This year in the U.S. ~40,000 new cases of renal cell carcinoma (RCC) will be diagnosed and >13,000 deaths are expected from RCC. Metastatic RCC carries a median survival of 8 months and ~30% of RCC patients are diagnosed with advanced metastatic disease. Localized RCC is treated surgically through resection;however, there is no efficacious therapy currently available for metastatic disease. Adaptive immunity to RCC plays a critical role in tumor surveillance, with both CD8+ and CD4+ T cells contributing to tumor regression. One of the major sites of RCC metastasis is the lung, an environment that is known to be immunosuppressive even in the absence of tumor outgrowth. Therefore, if novel immunotherapies against metastatic RCC are to move forward into clinical trials, the effect of the lung environment on the generation and maintenance of protective T cell responses, compared to the primary tumor site, must be understood. We previously described the development of a recombinant adenoviral vector encoding the human TNF-related apoptosis-inducing ligand (TRAIL;Ad5-TRAIL) cDNA. More recently, our studies have focused on using a similar recombinant adenovirus encoding full-length murine TRAIL (Ad5-mTRAIL) in immunocompetent mice bearing experimental renal cell carcinoma (Renca) tumors. Antigens derived from Ad5-mTRAIL-killed Renca cells could be cross- presented to CD8+ T cells in vitro, and Ad5-mTRAIL used alone minimally prolonged survival and induced a low level of CTL activity in vivo. To enhance DC efficiency we combined Ad5-mTRAIL with CpG oligonucleotides (CpG), which significantly augmented in vivo antigen-specific T cell proliferation and CTL activity, as well as prolonged survival of Renca tumor-bearing mice. Interestingly, CD4+ or CD25+ cell depletion prior to therapy further enhanced survival and in vivo CTL activity, and CD4+ cell-depleted, tumor-free mice also rejected a subsequent challenge of Renca cells, but not MHC-matched prostate tumor cells, showing the existence of tumor-specific immunologic memory. While the effects of CD4+ cell depletion were striking, survival did not reach 100%, suggesting the presence of additional immunosuppressive mechanisms. In this renewal application, we propose the following specific aims to investigate the hypothesis that localized Ad5-TRAIL administration, when used in conjunction with therapies designed to overcome tumor- derived immunosuppression, will lead to protective antitumor immunity in the lungs of mice with experimental metastatic RCC:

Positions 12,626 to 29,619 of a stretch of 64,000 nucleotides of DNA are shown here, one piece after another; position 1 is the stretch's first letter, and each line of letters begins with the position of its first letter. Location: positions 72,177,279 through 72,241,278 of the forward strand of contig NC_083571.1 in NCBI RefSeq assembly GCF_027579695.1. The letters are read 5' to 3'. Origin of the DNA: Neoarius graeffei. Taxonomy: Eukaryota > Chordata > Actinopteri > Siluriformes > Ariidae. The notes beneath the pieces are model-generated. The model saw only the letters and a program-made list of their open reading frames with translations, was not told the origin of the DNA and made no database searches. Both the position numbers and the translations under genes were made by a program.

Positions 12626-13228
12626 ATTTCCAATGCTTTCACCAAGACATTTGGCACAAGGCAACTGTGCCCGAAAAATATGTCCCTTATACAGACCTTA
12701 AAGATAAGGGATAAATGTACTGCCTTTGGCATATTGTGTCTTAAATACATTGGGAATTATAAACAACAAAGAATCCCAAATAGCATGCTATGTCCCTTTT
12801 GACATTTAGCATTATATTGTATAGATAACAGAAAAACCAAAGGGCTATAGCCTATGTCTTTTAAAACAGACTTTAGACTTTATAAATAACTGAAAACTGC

Aim 1) Ascertain the extent to which intratumoral Ad5-mTRAIL/CpG administration at the primary RCC tumor site impacts the magnitude of CD8+ effector T cell responses against experimental lung metastases;
Aim 2) Examine the effect of CD4+ T cell subsets, specifically CD4+CD25+ Treg and Th17, on the quality and quantity of the CD8+ T cell-mediated antitumor response against RCC lung metastases;
and Aim 3) Examine the impact of tumor-infiltrating myeloid cell populations on the lung antitumor immune response during Ad5-mTRAIL/CpG immunotherapy - focusing on the stimulatory versus suppressive capacities of these cells. The current proposal reflects our commitment to develop novel immunotherapies for RCC that can eliminate both primary tumors and distal metastases, thereby prolonging the survival of patients with advanced RCC.
There is great need to continue to develop innovative treatment strategies for patients with progressive metastatic renal cell carcinoma (RCC). Data generated during the previous funding period showing that tumor- specific systemic immunity can be induced using the combination of a recombinant adenovirus encoding the cDNA sequence for full-length murine TNF-related apoptosis-inducing ligand (TRAIL;Ad5-mTRAIL) and immunostimulatory CpG oligonucleotides constitutes the rationale behind the current proposal, where we will investigate the hypothesis that that localized Ad5-mTRAIL administration and the ensuing tumor cell apoptosis, combined with therapies designed to overcome tumor-derived immunosuppression, will lead to systemic protective antitumor immunity in the lungs of mice containing experimental RCC metastases. We will utilize these findings to better devise in vivo approaches for tumor immunotherapy and to understand not only the mechanism of direct action of Ad5-mTRAIL on tumor cells, but to understand some of the fundamental tenets behind the regulation of systemic antitumor immune responses and how tumor cell apoptosis and antigen cross-presentation can be used to stimulate antitumor immunity.
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